Fear and anxiety are distinguished but not separated. They are immanent within each other. The sting of fear is anxiety, and anxiety strives toward fear. Fear is being afraid of something, a pain, the rejection by a person or a group, the loss of something or somebody, the moment of dying. But in the anticipation of the threat originating in these things, it is not the negativity itself which they will bring upon the subject that is frightening but the anxiety about the possible implications of this negativity. The outstanding example—and more than an example—is the fear of dying. Insofar as it is fear its object is the anticipated event of being killed by sickness or an accident and thereby suffering agony and the loss of everything. Insofar as it is anxiety its object is the absolutely unknown “after death,” the nonbeing which remains nonbeing even if it is filled with images of our present experience. The dreams in Hamlet’s soliloquy, “to be or not to be,” which we may have after death and which make cowards of us all are frightful not because of their manifest content but because of their power to symbolize the threat of nothingness, in religious terms of “eternal death.” The symbols of hell created by Dante produce anxiety not because of their objective imagery but because they express the “nothingness” whose power is experienced in the anxiety of guilt. Each of the situations described in the Inferno could be met by courage on the basis of participation and love. But of course the meaning is that this is impossible; in other words they are not real situations but symbols of the objectless, of nonbeing.
“The human mind is not only a permanent factory of idols, it is also a permanent factory of fears—the first in order to escape God, the second in order to escape anxiety; and there is a relation between the two.”
The fear of death determines the element of anxiety in every fear. Anxiety, if not modified by the fear of an object, anxiety in its nakedness, is always the anxiety of ultimate nonbeing. Immediately seen, anxiety is the painful feeling of not being able to deal with the threat of a special situation. But a more exact analysis shows that in the anxiety about any special situation anxiety about the human situation as such is implied. It is the anxiety of not being able to preserve one’s own being which underlies every fear and is the frightening element in it. In the moment, therefore, in which “naked anxiety” lays hold of the mind, the previous objects of fear cease to be definite objects. They appear as what they always were in part, symptoms of man’s basic anxiety. As such they are beyond the reach of even the most courageous attack upon them. This situation drives the anxious subject to establish objects of fear. Anxiety strives to become fear, because fear can be met by courage. It is impossible for a finite being to stand naked anxiety for more than a flash of time. People who have experienced these moments, as for instance some mystics in their visions of the “night of the soul,” or Luther under the despair of the demonic assaults, or NietzscheZarathustra in the experience of the “great disgust,” have told of the unimaginable horror of it. This horror is ordinarily avoided by the transformation of anxiety into fear of something, no matter what. The human mind is not only, as Calvin has said, a permanent factory of idols, it is also a permanent factory of fears—the first in order to escape God, the second in order to escape anxiety; and there is a relation between the two. For facing the God who is really God means facing also the absolute threat of nonbeing. The “naked absolute” (to use a phrase of Luther’s) produces “naked anxiety”; for it is the extinction of every finite self-affirmation, and not a possible object of fear and courage. But ultimately the attempts to transform anxiety into fear are vain. The basic anxiety, the anxiety of a finite being about the threat of nonbeing, cannot be eliminated. It belongs to existence itself.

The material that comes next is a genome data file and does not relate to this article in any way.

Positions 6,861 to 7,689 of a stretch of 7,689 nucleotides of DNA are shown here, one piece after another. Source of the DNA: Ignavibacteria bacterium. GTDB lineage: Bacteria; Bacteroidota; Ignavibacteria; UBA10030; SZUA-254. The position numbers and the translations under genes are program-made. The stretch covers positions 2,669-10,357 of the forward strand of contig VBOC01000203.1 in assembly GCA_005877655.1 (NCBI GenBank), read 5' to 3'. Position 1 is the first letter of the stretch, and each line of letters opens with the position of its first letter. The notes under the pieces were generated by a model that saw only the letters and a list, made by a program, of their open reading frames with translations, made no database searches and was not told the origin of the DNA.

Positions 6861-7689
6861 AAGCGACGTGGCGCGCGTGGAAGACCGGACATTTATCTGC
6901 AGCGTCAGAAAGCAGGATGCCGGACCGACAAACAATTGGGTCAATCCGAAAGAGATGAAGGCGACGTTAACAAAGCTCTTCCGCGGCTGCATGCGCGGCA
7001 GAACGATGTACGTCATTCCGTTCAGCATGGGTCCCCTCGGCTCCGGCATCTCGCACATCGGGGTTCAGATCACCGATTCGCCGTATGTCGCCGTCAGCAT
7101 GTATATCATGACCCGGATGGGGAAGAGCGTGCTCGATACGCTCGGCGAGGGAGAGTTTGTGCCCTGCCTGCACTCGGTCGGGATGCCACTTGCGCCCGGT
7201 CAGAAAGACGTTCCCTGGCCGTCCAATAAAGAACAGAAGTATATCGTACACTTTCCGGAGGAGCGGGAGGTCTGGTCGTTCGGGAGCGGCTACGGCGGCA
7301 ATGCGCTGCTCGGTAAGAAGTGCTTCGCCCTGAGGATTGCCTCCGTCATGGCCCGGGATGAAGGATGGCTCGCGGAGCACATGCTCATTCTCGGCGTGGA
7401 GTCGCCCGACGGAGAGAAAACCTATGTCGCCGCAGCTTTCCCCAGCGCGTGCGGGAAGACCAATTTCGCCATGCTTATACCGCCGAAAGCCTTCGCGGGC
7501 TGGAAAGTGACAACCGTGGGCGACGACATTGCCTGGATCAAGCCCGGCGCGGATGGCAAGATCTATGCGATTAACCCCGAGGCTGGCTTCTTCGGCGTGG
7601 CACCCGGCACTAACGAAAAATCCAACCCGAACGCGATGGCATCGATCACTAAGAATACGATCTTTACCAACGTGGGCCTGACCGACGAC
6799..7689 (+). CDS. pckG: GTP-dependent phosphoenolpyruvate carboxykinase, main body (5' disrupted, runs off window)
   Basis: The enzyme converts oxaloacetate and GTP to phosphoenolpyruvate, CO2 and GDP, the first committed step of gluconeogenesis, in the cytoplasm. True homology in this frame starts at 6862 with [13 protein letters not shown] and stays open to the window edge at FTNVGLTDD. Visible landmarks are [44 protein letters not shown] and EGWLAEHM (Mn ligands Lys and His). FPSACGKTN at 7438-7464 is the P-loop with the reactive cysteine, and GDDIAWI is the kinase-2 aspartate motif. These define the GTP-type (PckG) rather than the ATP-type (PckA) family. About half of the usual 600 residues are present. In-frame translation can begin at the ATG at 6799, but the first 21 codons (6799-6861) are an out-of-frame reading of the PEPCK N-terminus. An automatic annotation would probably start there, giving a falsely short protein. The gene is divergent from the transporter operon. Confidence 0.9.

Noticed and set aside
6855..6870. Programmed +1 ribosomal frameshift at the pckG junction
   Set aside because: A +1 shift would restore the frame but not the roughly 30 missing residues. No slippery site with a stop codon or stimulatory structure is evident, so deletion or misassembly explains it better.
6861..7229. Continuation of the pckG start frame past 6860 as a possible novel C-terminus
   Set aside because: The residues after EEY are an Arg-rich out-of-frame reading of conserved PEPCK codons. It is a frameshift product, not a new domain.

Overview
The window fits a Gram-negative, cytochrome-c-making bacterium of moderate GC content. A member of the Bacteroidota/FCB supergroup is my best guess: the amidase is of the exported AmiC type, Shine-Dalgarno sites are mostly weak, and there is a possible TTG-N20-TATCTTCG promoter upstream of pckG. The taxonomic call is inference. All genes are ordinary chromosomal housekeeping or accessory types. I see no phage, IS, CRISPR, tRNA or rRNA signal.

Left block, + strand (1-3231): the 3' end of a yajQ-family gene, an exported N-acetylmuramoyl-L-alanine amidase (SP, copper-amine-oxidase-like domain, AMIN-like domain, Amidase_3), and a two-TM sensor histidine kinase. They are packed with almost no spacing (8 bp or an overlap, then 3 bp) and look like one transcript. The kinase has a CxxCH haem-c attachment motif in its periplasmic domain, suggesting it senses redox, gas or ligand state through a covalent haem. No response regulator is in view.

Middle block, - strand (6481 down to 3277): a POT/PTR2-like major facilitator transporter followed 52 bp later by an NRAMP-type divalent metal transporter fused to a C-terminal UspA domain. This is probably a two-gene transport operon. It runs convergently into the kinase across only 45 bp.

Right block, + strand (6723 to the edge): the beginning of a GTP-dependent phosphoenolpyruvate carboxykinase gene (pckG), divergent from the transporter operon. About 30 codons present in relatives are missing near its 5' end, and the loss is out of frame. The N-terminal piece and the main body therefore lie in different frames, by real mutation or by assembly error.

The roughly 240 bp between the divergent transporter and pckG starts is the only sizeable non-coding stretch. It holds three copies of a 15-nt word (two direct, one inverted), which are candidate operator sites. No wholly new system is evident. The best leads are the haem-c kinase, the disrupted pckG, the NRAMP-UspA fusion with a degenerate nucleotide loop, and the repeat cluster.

Paul Tillich (1886-1965)
From: The Courage To Be